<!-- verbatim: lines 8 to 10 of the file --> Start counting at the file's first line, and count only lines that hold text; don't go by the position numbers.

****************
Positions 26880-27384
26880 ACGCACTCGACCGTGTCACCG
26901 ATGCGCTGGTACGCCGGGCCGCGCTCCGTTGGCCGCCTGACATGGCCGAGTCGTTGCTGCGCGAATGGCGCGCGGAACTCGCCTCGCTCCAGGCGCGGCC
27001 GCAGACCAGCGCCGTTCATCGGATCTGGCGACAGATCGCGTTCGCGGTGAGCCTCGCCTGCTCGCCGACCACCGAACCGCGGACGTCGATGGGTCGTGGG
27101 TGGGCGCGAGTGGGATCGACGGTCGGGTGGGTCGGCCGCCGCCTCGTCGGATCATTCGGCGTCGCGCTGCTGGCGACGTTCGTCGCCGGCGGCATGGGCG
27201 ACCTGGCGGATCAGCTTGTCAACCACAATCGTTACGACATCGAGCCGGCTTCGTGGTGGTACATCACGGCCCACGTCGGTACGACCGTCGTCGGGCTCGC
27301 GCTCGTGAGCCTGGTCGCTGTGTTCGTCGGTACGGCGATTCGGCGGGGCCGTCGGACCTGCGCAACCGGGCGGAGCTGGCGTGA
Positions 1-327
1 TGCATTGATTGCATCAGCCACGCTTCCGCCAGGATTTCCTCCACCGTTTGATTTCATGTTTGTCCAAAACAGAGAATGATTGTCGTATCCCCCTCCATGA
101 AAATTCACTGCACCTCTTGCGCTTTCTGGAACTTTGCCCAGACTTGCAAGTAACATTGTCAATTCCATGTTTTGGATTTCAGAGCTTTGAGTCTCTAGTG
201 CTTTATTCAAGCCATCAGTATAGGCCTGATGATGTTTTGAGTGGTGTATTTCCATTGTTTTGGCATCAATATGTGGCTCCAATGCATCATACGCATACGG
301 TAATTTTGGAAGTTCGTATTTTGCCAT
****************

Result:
Positions 1-327
1 TGCATTGATTGCATCAGCCACGCTTCCGCCAGGATTTCCTCCACCGTTTGATTTCATGTTTGTCCAAAACAGAGAATGATTGTCGTATCCCCCTCCATGA
101 AAATTCACTGCACCTCTTGCGCTTTCTGGAACTTTGCCCAGACTTGCAAGTAACATTGTCAATTCCATGTTTTGGATTTCAGAGCTTTGAGTCTCTAGTG